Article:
Some aspects of the ACA are superb. For example, giving insurance to everybody, not being able to take insurance away if you get sick and being able to move from job to job and take your insurance with you. There are other aspects that will need to be modified and improved, for example the Independent Payment Advisory Board.
A. Nick Shamie, MD, American College of Spine Surgery President: It's very difficult to predict how any healthcare change would impact spine surgeons. One thing is for certain: The healthcare system will change in this country. We have a growing population and an increased demand for healthcare in this country. The costs have continued to escalate year after year and we need to reign in the costs of healthcare especially in our current economic environment. As physicians, we should all expect decreased pay from government and private payors per each patient care delivered. Specialty and elective care will not be reimbursed as well as it is today. Patients will have to pay out of pocket for elective care (much of spine surgery falls under this category). I believe all of this will translate into an increase in efficacious outpatient minimally invasive procedures with lower per-procedure costs that patients can pay for out of pocket.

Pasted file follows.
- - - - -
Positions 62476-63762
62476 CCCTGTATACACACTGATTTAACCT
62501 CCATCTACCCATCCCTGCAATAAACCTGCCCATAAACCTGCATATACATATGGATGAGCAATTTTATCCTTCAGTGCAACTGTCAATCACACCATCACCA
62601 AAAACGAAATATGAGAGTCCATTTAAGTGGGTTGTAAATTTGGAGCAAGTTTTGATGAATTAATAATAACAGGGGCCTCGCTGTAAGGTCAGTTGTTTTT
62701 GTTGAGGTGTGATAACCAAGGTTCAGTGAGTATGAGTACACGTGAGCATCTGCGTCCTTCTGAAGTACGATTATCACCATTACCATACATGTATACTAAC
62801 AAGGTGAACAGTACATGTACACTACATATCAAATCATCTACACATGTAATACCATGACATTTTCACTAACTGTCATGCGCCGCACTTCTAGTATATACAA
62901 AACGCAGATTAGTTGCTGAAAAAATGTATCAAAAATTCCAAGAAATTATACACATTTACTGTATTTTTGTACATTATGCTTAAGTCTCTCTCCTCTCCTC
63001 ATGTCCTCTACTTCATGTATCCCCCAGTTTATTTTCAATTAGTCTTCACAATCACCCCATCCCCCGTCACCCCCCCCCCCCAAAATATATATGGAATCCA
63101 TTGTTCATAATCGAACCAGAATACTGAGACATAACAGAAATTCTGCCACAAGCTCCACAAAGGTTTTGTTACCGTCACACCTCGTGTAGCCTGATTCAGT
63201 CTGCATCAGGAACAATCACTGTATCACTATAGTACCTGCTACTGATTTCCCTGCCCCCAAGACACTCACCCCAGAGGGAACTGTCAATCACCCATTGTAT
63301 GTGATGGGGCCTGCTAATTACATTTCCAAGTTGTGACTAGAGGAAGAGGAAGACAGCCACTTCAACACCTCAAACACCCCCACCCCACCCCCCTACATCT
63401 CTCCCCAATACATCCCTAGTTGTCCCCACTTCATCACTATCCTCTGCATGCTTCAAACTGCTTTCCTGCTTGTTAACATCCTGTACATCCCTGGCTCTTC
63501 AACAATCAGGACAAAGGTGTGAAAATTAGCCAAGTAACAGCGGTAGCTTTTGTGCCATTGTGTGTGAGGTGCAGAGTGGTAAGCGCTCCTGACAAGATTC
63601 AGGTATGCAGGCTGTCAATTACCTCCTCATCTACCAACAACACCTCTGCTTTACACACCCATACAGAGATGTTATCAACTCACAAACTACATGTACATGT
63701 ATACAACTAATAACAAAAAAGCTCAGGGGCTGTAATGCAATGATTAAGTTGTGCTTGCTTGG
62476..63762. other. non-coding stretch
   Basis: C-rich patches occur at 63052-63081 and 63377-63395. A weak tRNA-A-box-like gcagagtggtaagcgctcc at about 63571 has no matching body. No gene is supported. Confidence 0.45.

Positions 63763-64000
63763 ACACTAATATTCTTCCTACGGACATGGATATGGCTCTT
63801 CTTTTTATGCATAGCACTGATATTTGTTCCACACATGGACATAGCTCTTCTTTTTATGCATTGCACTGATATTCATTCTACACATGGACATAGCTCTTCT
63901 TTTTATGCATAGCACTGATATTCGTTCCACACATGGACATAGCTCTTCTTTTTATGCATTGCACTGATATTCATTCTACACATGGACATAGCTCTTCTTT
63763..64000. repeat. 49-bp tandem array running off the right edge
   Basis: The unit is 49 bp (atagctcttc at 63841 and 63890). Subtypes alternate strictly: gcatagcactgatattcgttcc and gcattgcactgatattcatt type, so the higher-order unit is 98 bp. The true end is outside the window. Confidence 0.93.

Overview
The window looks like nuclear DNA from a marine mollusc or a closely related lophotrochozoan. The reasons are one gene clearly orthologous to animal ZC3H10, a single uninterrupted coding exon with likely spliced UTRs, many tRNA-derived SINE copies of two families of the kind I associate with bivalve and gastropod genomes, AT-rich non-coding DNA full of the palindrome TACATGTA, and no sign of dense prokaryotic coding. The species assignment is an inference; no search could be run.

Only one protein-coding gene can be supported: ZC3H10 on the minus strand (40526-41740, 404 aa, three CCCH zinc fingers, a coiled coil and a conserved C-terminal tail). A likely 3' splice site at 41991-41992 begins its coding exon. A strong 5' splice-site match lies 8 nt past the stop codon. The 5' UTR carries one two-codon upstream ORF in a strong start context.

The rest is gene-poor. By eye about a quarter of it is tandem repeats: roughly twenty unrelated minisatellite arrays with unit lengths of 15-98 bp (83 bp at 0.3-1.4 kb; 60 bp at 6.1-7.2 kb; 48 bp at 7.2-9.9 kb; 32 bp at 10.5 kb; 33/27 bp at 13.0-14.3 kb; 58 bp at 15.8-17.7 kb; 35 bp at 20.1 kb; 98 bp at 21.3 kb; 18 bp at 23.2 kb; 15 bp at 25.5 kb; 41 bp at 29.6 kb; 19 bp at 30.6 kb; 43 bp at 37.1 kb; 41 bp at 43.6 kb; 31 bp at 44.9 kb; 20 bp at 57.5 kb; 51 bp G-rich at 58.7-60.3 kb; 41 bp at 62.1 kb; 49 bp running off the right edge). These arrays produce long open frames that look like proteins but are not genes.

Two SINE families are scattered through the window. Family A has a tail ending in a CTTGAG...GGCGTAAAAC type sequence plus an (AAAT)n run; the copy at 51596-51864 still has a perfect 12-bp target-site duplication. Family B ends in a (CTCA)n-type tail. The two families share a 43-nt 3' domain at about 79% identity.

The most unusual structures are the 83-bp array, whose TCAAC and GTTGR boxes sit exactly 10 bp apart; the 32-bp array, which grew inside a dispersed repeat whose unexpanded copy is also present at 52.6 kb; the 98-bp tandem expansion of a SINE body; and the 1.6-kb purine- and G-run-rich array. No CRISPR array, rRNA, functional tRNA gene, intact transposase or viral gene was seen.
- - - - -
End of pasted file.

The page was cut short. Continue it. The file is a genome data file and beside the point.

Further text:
Jeffrey Wang, MD, UCLA Spine Center: Although the election process will definitely influence the future of healthcare and certainly spine surgeons have been very interested in the outcome, in reality, there are changes that have been set in place for some time that would likely have been implemented, regardless of the election results. Placing more demands on the surgeons and certain requirements in the near future would likely have been mandated. I think the fact that President Obama was re-elected means that the process may be more transparent in the sense that many surgeons were preparing for the changes that he set in place, and now we know that he will likely push these forward.
However, healthcare is changing and will continue to change, regardless of the outcome, and we need to make sure that we understand these changes, prepare for these changes and try to anticipate the changes that will likely come in the future. Clearly there is a need for more efficient spending of healthcare dollars and a requirement to show evidence to support our treatments. And, improving patient care and outcomes will be a top priority.
More Articles on Spine Surgeons: